RALEIGH, N.C. (WNCN) – Laying a family member or friend to rest is never easy. Coronavirus has made it even tougher. Large families can no longer come together and can’t console one another like they normally would.
“It’s very overwhelming. Very overwhelming,” Mary McKoy said.
McKoy is grieving the loss of her husband, Joe — or Bud, as everyone called him.
“You miss people being able to hug you and, you know, mourn with you,” she explained.
Bud’s family wasn’t able to see him in the nursing home these last few weeks because of the restrictions in place. At the end, the pandemic also kept them out of the hospice facility.
“We can’t have the memorial service we planned to have,” said Bud’s oldest daughter, Joycelynn Hopkins.
Bud was a paratrooper in the 82nd Airborne Division. He married McKoy in October 1961.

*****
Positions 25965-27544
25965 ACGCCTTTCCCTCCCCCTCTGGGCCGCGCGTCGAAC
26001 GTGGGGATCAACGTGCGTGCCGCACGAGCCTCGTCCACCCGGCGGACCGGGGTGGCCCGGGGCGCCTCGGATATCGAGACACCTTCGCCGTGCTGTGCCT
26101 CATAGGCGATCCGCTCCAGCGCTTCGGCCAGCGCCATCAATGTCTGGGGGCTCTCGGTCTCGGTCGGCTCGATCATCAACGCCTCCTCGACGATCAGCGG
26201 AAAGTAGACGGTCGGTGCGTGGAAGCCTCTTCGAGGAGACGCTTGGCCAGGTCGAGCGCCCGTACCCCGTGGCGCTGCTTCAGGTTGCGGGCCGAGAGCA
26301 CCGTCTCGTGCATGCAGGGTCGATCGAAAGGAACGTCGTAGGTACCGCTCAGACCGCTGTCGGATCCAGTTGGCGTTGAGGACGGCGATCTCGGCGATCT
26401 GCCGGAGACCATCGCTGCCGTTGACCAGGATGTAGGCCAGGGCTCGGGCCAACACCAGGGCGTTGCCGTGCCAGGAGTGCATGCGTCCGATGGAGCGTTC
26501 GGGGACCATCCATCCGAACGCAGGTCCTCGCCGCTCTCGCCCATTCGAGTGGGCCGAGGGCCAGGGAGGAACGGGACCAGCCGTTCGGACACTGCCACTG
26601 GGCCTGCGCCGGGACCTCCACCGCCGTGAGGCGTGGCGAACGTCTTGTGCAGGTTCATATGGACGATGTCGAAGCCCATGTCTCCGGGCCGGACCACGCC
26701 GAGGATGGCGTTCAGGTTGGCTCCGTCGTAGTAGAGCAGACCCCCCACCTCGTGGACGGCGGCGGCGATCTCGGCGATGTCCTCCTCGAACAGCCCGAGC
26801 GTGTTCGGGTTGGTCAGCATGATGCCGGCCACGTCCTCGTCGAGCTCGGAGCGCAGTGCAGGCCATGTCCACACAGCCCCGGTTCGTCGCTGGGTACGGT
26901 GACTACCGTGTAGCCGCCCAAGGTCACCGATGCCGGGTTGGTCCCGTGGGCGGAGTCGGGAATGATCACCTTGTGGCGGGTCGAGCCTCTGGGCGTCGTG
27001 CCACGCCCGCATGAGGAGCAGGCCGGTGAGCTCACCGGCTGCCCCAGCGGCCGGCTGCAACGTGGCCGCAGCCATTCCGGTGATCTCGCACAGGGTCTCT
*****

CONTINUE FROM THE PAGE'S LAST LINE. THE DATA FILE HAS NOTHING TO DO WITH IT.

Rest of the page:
“He was a man’s man. He was a take charge person,” McKoy said.
“You would have to love him to deal with him and I did,” said Bud’s nephew, Ted Mangum.
Bud died Monday from a spinal cord injury and pneumonia. He was 82 years old. He leaves behind his wife, four children, 9 grandchildren and 10 great grandchildren.
“It’s been harder for family to get here. Like, we have family out of state that would like to come but, because of the pandemic, their states are closed and they can’t travel,” Hopkins said.
“We’re having to ask them to just have immediate family come,” said Orrin Haywood with the Haywood Funeral Home.
Haywood said coronavirus has meant changes. People are encouraged to wear masks, to keep wakes to fewer than 10 people, and to social distance. Some have opted for smaller gravesite ceremonies with plans to hold a larger memorial service later.
“We have phone calls. We have phone chats,” Hopkins said.
Bud’s family hopes to hold a larger memorial service once gatherings like that are allowed.
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